Distant urges vigilance on Integrity Commission referrals
President of the Jamaica Chamber of Commerce (JCC) Lloyd Distant has indicated that if a decision has been made to prosecute parliamentarians who have breached the Integrity Commission Act and this was akin to a charge and arrest being made, the public should know who the wrongdoers are.
Distant was asked to respond to the latest developments in the Integrity Commission’s annual report, regarding two parliamentarians who had been referred to the Director of Corruption Prosecution Keisha Prince for prosecution.
The JCC president said now that a referral has been made, his organisation would have to inform itself of the next steps that must be taken in relation to the prosecution, within what timeline and if they have, in fact, done it.
“Somebody now needs to ensure that whatever is reported by the Integrity Commission that the next steps are taken and it’s either you doing prosecution or the people are rectifying it or whatever it is; we need to keep vigilance on this,” Distant said in a Gleaner interview yesterday.
On the issue of calling names, Distant said that if the process was “akin to someone being arrested and it is public then, ‘yes, we need to know’”.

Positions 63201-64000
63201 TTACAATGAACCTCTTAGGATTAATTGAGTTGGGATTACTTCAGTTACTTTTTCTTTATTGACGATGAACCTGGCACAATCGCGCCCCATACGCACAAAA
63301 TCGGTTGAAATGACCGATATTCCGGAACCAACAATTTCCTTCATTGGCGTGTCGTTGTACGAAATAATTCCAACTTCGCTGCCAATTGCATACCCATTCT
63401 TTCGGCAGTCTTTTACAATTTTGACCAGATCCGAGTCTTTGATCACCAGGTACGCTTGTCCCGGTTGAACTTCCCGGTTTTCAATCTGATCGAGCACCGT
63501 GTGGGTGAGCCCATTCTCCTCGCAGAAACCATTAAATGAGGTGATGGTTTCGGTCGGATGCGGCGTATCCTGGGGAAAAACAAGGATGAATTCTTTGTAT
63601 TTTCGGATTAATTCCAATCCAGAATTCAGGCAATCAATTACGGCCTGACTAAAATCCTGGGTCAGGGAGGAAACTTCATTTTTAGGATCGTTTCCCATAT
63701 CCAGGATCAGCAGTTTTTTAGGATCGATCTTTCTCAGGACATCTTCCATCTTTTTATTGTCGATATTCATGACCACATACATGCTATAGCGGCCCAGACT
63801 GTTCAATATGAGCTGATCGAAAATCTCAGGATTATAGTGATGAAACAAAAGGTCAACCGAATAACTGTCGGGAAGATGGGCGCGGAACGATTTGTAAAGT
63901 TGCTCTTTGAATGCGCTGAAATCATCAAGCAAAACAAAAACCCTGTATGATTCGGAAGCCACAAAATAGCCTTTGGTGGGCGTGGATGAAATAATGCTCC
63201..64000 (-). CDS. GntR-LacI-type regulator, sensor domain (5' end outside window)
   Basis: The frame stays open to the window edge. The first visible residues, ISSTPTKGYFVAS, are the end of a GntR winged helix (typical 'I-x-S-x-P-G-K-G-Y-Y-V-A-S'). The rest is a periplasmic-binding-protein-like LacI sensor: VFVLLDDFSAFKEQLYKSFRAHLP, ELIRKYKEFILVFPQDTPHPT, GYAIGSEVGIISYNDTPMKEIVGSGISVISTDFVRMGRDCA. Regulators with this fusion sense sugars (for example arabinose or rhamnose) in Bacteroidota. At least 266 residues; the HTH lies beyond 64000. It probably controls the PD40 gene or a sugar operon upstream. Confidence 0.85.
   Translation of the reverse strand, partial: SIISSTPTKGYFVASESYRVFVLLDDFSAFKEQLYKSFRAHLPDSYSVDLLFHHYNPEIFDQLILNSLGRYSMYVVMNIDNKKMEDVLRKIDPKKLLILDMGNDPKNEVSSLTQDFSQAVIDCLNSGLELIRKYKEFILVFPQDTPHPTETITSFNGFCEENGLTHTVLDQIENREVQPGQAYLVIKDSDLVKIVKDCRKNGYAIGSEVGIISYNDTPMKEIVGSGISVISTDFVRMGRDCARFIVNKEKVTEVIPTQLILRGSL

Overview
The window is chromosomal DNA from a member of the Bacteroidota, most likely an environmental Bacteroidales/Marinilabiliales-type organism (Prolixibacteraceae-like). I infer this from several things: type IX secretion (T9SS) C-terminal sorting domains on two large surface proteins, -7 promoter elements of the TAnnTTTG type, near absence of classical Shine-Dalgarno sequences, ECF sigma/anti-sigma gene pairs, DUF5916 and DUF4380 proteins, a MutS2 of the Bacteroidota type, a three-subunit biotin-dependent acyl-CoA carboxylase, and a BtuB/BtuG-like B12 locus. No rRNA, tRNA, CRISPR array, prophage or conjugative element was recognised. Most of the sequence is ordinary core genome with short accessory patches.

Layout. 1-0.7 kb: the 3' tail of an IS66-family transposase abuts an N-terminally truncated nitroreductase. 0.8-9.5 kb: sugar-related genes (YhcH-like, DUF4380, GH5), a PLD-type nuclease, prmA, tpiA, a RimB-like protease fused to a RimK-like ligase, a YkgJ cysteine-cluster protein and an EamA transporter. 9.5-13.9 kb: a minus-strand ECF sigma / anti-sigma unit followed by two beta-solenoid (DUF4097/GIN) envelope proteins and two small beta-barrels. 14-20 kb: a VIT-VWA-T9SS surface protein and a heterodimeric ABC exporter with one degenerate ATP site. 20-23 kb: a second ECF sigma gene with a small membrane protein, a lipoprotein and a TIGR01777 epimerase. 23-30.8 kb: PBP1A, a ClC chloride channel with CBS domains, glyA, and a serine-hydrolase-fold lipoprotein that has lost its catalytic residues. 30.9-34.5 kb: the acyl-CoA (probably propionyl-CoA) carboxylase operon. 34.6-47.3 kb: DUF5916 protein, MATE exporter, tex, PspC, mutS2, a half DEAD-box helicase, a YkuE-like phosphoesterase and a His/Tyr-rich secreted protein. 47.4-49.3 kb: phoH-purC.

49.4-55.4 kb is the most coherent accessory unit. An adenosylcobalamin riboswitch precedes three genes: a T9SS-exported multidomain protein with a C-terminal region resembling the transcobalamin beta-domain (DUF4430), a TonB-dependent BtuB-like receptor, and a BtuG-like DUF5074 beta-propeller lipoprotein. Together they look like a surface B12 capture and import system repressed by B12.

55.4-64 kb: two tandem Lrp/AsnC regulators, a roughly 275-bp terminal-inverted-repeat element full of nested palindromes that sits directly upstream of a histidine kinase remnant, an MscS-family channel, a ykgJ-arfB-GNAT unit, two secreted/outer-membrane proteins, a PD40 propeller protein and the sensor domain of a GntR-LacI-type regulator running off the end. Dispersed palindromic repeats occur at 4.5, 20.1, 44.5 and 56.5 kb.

As the country awaits a decision from Prince, 18 Degrees North Journalist Zahra Burton sought responses on Monday from Prime Minister Andrew Holness during a virtual press briefing on COVID-19.
She first asked Holness if he had been informed by the Integrity Commission of the parliamentarians who had been referred for prosecution regarding their statutory declarations.
Additionally, Burton asked: “Could you rule out for the Jamaican public that you and or your wife are not being referred for prosecution?”
However, when Holness returned to the lectern, Press Secretary Naomi Francis said, “Any other question relating to other matters I believe the appropriate authorities would be able to respond, so I would refer our reporter there. Prime Minister, your final comments on COVID issue.”
The prime minister did not respond to the question posed by Burton.
The Integrity Commission is constrained by Section 53 (3) of the Integrity Commission Act which places a gag on directors of the anti-corruption body preventing them from commenting on any probe until a report is tabled in Parliament.
The commission, in its most recent annual report, has reiterated its call for lawmakers to grant the corruption watchdog the authority to comment on investigations with respect to Section 53(3) which deals with confidentiality regarding all matters under investigation.
In its annual report the commission not only reported that two parliamentarians have been referred for prosecution for allegedly providing false information to the Integrity Commission in their statutory declarations but that two lawmakers were also being investigated for illicit enrichment.
The Sunday Gleaner recently reported that a total of 30 parliamentarians have given definitive answers to the question of whether they are aware of a probe by the Integrity Commission into their statutory declarations. There are 84 legislators in the Lower and Upper Houses of Parliament.